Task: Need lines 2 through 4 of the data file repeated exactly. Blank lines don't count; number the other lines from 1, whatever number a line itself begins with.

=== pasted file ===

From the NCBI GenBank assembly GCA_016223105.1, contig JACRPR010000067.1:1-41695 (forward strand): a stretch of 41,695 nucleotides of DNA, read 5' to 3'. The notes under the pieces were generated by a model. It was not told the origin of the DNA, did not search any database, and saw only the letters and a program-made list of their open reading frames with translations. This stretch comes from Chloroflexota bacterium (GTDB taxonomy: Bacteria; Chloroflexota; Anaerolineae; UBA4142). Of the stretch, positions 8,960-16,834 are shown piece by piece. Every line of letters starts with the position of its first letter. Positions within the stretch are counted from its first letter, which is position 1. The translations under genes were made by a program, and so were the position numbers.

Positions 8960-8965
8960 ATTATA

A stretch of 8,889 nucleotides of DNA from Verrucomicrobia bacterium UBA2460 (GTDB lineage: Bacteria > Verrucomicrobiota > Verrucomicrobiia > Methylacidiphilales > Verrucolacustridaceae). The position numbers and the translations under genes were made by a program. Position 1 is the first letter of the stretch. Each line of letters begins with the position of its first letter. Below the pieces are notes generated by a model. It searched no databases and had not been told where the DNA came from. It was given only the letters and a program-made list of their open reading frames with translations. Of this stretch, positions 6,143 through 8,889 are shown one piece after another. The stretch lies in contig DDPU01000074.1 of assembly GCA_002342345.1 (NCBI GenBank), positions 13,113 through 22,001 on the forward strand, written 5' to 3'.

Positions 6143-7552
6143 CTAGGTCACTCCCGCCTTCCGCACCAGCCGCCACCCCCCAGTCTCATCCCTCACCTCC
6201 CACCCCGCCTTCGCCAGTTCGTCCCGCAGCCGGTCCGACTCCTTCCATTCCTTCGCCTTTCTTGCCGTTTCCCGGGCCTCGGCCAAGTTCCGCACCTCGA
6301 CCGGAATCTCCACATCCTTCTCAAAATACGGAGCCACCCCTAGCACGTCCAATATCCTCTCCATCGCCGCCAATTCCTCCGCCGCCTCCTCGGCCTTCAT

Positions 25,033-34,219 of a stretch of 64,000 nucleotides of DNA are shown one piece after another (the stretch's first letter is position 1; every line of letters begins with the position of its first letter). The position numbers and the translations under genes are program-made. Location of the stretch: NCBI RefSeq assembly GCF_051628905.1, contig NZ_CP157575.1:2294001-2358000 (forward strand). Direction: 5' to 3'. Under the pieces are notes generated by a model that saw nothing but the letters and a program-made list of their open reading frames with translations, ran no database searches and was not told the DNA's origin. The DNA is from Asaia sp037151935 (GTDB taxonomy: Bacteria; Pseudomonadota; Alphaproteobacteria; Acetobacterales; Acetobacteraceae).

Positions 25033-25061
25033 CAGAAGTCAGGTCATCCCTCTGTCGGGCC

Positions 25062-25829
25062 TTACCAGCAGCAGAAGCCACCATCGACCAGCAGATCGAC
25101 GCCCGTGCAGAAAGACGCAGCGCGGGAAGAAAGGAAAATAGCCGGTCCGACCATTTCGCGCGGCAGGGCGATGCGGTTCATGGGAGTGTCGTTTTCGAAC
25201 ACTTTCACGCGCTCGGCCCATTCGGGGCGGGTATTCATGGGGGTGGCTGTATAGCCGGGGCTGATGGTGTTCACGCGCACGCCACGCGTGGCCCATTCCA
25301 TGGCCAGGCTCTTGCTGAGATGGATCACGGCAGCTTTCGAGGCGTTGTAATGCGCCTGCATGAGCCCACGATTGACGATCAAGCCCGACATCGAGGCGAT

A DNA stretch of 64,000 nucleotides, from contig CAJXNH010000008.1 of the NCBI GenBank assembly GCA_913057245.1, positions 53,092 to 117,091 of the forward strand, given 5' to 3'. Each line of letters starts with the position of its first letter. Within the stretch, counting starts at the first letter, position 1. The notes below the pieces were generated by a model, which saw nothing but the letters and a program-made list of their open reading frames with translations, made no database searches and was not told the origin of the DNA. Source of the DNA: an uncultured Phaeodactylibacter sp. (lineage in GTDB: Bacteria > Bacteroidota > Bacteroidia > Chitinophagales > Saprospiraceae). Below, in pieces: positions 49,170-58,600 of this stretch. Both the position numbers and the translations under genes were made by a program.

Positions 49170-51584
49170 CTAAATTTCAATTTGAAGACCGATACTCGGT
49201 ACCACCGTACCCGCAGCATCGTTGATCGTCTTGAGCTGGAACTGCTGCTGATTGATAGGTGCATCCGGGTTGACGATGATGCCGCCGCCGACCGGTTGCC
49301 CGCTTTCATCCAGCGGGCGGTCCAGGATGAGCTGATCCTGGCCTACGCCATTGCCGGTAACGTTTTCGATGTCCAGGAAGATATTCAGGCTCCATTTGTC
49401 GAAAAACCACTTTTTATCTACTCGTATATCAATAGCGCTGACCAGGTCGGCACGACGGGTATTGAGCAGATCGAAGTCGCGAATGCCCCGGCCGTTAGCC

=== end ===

Positions 8960-8965
8960 ATTATA

A stretch of 8,889 nucleotides of DNA from Verrucomicrobia bacterium UBA2460 (GTDB lineage: Bacteria > Verrucomicrobiota > Verrucomicrobiia > Methylacidiphilales > Verrucolacustridaceae). The position numbers and the translations under genes were made by a program. Position 1 is the first letter of the stretch. Each line of letters begins with the position of its first letter. Below the pieces are notes generated by a model. It searched no databases and had not been told where the DNA came from. It was given only the letters and a program-made list of their open reading frames with translations. Of this stretch, positions 6,143 through 8,889 are shown one piece after another. The stretch lies in contig DDPU01000074.1 of assembly GCA_002342345.1 (NCBI GenBank), positions 13,113 through 22,001 on the forward strand, written 5' to 3'.